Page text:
Whenever it is possible, it is a great comfort to a governess to have a room to herself. Let it be ever so small an apartment, any one engaged the greater part of the day in teaching values the solitude which her own chamber affords. Privacy also tends to secure respect. At times, and under exceptional circumstances, when the presence of a governess is felt to be neither desirable nor desired, exclusion from the family circle is felt less keenly when in one's own room. Surrounded by the little personal comforts and resources which a well-balanced mind contrives to provide in the smallest space, the governess is mistress of her own home for the time being, and glad, perchance, to enjoy her liberty in her own way.
    With the plan of studies, it is not advisable here to treat, save in as far as regards one chief point - regularity. That which wars against the success of most attempts at home-tuition is the want of punctuality. Having ascertained from the mistress of the house the hours at which the meals of the day are taken, a plan of study should be framed accordingly. Whatever interruptions may occur in other parts of the establishment, the school-room should be placed beyond their reach. When there, both governess and pupil should endeavour to consider themselves out of the house, and strangers to every one within it.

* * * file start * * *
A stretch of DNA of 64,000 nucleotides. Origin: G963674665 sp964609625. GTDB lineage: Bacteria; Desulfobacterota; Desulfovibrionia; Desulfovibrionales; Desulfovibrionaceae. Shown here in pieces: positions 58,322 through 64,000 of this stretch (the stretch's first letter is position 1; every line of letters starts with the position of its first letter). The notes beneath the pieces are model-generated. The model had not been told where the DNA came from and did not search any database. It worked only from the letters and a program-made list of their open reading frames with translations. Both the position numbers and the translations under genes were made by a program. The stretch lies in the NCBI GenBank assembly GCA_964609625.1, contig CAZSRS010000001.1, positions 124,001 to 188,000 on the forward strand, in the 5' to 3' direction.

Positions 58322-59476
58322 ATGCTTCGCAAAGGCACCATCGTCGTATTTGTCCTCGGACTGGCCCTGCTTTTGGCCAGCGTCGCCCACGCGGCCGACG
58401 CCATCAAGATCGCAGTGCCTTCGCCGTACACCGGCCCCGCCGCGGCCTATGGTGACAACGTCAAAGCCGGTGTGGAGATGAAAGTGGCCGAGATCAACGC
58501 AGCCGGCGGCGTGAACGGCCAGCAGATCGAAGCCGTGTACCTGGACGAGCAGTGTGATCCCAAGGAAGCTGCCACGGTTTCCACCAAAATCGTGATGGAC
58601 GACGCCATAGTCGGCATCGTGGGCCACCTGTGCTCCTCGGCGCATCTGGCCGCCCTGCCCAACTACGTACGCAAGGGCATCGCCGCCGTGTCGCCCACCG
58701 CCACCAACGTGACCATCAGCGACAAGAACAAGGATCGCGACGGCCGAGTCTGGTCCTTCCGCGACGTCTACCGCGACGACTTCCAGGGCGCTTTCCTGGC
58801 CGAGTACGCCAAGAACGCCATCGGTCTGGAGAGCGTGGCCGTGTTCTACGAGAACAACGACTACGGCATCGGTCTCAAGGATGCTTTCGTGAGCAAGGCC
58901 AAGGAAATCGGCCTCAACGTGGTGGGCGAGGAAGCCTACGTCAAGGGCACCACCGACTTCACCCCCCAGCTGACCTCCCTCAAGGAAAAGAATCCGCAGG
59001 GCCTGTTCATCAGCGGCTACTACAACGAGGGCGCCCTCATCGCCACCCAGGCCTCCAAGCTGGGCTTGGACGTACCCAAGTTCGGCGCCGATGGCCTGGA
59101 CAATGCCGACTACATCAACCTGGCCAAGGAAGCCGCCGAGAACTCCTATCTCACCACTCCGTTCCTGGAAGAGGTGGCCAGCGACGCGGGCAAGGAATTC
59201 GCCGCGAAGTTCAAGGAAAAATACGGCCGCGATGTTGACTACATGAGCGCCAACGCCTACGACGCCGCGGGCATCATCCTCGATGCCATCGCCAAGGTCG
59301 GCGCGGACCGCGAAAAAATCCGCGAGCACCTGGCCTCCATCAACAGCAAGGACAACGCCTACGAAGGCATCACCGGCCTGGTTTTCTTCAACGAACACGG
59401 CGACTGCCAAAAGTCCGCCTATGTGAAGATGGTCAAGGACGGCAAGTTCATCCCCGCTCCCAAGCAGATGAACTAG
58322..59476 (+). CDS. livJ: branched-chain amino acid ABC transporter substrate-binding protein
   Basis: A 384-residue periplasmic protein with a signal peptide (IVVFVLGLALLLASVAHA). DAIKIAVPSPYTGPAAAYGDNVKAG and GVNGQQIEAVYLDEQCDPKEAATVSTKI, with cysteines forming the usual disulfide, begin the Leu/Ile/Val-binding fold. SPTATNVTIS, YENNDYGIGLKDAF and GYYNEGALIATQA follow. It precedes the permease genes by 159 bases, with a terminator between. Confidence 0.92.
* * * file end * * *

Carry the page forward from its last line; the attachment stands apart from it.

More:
Apart from intellectual culture, the duties of a governess should consist mainly in the ability to instil into the minds of her pupils correct moral principles, and rules for guidance in the practical details of life. A mere knowledge of accomplishments does not suffice. Pianoforte playing, drawing, dancing, and singing, may be taught or not, according to the means and wishes of the parents; but right-mindedness cannot be dispensed with, without risking the future happiness of the pupil. In speaking of a governess's duties, it is implied that the teaching of young girls is chiefly in question. Boys, if confided to her care, are mostly of a tender age, and, consequently, fit for the same moral treatment as their sisters. Later in life their respective pursuits may necessitate different studies and different recreations. Up to the age of seven years, however, the more closely a boy is subject to female guidance, the more sensitive is he likely to be to tender reproofs, and appeals to the sympathetic faculties of his nature. Without some "womanish" teaching, the heart and judgment of boys are liable to be wanting in the true graces of spirit which pre-eminently distinguish the Christian character. These qualities are seldom acquired late in life ; the seed-time is in infancy, and the best field for their development is a well-conducted, cheerful home, where sound-minded, affectionate women are the active ruling influence. All that the mother, or nearest female relative, may be in such cases to the rest of a household, should the governess be in the nursery or schoolroom. Her impartial reasoning, her spirit of justice, and reliable common sense, should be appealed to with confidence in all cases where disputed rights are in question, or whenever differences of opinion prevail. Compared with these sterling qualities, minor considerations should have no weight in selecting a governess for children.